“With the ‘Make in India’ campaign gaining momentum, wind industry has geared up its manufacturing capacities to 10,000 MW annually, anticipating an inevitable growth in the sector,” Mr Kymal. “India has huge potential in offshore and onshore wind, and many states already offer lucrative investment opportunity. Wind being a matured technology in India offers greater opportunity in terms rapid scaling up of capacities to meet this demand.
“Though many efforts have been made to develop assembling capabilities in the country, an efficient supply chain management in the downstream market is equally critical. With various investments and policy opportunities in this sector, it is only a matter of time the bottlenecks are cleared off and we hit the sky.”
Even Mr Shah agrees on the same that India has the potential to be a manufacturing hub for the wind industry and will attract huge investments into this sector. In the developed economy, only the utility companies had been investing in wind projects; now utility companies and financial investors are investing heavily in these types of asset. “This is the positive change,” echoes Mr Shah. “In the next one or two decades, our industries will continuously remain in the growth phase. It will become more and more cost competitive and achieve grid parity, as technology is constantly evolving both on the reliability front as well as lowering the cost of generation.”Overcoming challenges
The energy sector is facing serious challenges. Mr Shah shares how the industry can overcome these challenges. The solutions are:
Grid infrastructure: There is a comprehensive master plan for all state governments to align with this target .The plan is to build grid infrastructure in the next 3 years and build more capacity. There should be plans to build green corridors, green highways. The government also plans to establish smart grid management.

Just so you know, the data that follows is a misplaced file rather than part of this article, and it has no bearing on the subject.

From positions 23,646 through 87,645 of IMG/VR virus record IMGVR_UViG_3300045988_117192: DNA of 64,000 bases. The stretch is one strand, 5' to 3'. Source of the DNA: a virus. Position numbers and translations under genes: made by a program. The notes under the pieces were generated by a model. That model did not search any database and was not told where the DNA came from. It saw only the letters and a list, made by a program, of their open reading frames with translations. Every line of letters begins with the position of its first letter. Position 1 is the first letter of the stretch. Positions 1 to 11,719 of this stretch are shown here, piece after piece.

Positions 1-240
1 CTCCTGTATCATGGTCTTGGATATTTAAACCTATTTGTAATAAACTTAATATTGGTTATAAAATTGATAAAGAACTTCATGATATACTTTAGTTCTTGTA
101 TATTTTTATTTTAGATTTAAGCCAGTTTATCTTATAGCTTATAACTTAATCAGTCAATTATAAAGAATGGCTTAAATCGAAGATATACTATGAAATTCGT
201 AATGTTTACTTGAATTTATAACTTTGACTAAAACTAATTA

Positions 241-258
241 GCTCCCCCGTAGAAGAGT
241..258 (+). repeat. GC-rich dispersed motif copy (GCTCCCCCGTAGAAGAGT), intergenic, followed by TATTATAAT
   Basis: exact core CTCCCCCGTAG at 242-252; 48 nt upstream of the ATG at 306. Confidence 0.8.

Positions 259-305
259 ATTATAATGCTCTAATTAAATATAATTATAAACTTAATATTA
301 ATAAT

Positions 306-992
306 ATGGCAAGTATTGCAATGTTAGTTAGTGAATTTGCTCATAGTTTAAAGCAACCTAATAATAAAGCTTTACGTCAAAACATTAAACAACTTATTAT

Land acquisition: In order to build up speed in execution, it is important to have reforms for development, process and procedures. India has an on-shore wind energy potential of 200 GW based on the currently available technology. It may be prudent to adopt best practices amongst different states so that availability of land is not a challenge. The Environment and Forest Minister is already planning to establish green channel to give clearances to green projects, i.e. renewable energy projects in a timely manner by the MoEF.
On the opportunities front: Today we see the best possible external environment, regulatory framework and long-term policy in place, with a fair amount of investment communities. In case of wind energy, the technology is fairly matured. Our major focus would now be to achieve volumes, along with increased reliability and achieving grid parity.
PPP initiativesPPP model is the future. “Large public sector utilities looking to meet the Renewable Purchase Obligations (RPO) and Renewable Generation obligations (RGO) will suitably drive the wind market in India once these growth tools are mandated,” claims Mr Kymal. As scarcity and depleting quality of conventional fuel has been driving the utilities towards diversification into renewables, PPP looks promising. Even the development of infrastructure for power evacuation in the green corridor can also take support from PPP model.__________________________________________________________
In order to meet our energy needs into the future, every available energy resource has to be tapped.
Chintan Shah, President- Strategic Business Development, Suzlon Energy___________________________________________________
Wind being a matured technology in India offers greater opportunity in terms rapid scaling up of capacities to meet this demand.
Ramesh Kymal, CMD, Gamesa Wind Turbines